Managing Your Time During Your Job Search (Part 2)
You applied to several jobs and suddenly have five interview requests. While you’ve taken the tips outlined in Part 1 to heart, somehow you still can’t fit all of it into your schedule. The questions now are, “Should I meet with several companies? Or should I stick to one? What companies are really worth meeting? How do I decide what to prioritize?”
To answer these questions, list out your priorities and goals in your career, then ask if the company (not specific “job description”) could help you get there. You can use the formula below to eliminate a couple of companies from your list:
If your interest level is 50/50 or higher, go to the interview.
If you are 99% sure you’ll never take the job, take it off your list of priorities and save it for a later date
Even if you are not proactively looking for a job, but are approached specifically for a job opportunity, its valuable to meet other companies to gain an understanding of what else is out there. After all, how can you compare your offer if you have nothing to compare it to?
Do not base your decision off of a job description because they are generally meaningless — the real clarity will come from actually meeting with the company, the people that work there and hearing it first-hand. We tend to have an “image” of a company, basing our opinions on hearsay that is not necessarily factual, until you meet with a hiring manager in person it doesn’t become “real”. Typically, perceptions we have of a company as consumers of a product or a business (B2B or B2C) are quite different from what actual employment will be like at that company.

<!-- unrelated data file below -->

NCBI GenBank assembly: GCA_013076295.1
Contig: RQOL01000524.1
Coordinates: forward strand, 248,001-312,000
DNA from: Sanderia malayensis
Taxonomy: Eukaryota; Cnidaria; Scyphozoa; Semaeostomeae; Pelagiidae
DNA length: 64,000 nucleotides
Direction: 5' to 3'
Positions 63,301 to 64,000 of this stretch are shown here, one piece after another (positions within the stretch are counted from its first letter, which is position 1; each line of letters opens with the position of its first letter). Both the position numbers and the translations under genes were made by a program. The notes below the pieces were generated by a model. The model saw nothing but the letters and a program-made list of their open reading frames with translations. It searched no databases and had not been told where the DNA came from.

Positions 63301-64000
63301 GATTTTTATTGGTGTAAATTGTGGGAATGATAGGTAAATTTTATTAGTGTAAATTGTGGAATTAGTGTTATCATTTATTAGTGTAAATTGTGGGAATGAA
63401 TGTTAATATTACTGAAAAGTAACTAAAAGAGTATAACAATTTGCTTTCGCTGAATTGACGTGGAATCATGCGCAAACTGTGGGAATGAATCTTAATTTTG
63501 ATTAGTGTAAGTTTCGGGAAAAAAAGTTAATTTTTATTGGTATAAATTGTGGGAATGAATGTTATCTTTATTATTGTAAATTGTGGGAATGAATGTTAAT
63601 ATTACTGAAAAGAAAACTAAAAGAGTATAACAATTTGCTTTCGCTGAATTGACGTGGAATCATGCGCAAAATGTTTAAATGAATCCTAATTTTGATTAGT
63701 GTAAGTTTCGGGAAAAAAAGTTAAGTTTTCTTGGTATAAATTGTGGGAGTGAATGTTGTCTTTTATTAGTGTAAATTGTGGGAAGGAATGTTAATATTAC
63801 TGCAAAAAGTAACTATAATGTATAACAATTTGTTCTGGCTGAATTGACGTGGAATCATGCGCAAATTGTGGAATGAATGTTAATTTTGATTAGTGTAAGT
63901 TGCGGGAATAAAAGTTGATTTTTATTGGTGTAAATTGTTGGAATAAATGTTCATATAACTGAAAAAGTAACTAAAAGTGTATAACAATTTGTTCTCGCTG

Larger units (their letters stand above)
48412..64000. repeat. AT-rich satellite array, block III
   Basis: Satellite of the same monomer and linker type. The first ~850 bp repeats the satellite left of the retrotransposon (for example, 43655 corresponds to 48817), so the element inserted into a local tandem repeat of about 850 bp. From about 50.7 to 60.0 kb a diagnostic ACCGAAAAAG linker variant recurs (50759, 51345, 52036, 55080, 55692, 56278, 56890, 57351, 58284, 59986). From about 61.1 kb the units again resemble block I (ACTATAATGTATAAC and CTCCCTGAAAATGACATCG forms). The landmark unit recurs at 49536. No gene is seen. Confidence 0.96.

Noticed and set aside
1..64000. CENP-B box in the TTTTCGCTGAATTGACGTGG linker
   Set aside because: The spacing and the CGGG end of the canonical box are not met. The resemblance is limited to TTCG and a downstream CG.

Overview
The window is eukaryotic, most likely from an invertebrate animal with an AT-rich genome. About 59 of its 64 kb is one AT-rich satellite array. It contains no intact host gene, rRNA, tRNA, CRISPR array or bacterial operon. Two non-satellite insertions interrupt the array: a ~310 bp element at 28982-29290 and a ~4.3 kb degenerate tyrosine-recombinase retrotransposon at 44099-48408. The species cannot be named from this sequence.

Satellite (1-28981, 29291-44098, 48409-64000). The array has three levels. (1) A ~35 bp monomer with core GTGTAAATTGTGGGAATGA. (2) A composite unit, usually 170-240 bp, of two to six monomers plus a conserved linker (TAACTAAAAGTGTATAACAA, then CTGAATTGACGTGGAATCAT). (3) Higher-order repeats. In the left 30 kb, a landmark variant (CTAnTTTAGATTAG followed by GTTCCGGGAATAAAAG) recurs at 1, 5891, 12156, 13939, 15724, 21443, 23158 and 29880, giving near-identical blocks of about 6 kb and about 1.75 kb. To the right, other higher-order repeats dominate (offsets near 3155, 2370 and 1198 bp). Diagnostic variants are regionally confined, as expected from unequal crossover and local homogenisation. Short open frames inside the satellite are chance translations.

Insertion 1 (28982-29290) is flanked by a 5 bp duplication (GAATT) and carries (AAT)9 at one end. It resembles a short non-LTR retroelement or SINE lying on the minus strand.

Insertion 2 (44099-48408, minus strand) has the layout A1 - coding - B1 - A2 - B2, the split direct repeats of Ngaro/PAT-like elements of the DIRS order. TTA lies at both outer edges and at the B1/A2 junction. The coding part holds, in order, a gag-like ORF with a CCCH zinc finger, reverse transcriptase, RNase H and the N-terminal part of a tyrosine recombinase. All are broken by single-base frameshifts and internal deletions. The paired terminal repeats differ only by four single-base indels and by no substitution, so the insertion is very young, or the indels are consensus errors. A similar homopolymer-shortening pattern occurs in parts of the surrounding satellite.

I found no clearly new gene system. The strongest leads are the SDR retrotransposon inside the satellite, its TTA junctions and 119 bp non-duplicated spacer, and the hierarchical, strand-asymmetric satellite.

Another benefit of considering multiple options is increased leverage when negotiating salary and benefits. “Company X offered me this, so I expect to get at least X or more.” Remember you’re not committing to anything by going to an interview. Saying yes or no, with the signing on the dotted line comes afterwards.
We have a tendency to get over excited by good news — getting a job interview request is flattering. Unfortunately, there is no guarantee you will pass the first step or that you’re even the person they are looking for after many steps. Stay positive and focus on what’s in front of you, namely, preparation for the next interview.
The takeaway here is that you should meet with enough companies to maximize your opportunities without sacrificing time for quality preparation. Doing this will focus your time on the right opportunities. From there you can use tips from part 1 to further prioritize and maximize efficiency.
Good luck. Happy (job) hunting. If you have any time management stories you’d like to share or questions please feel free to reach out.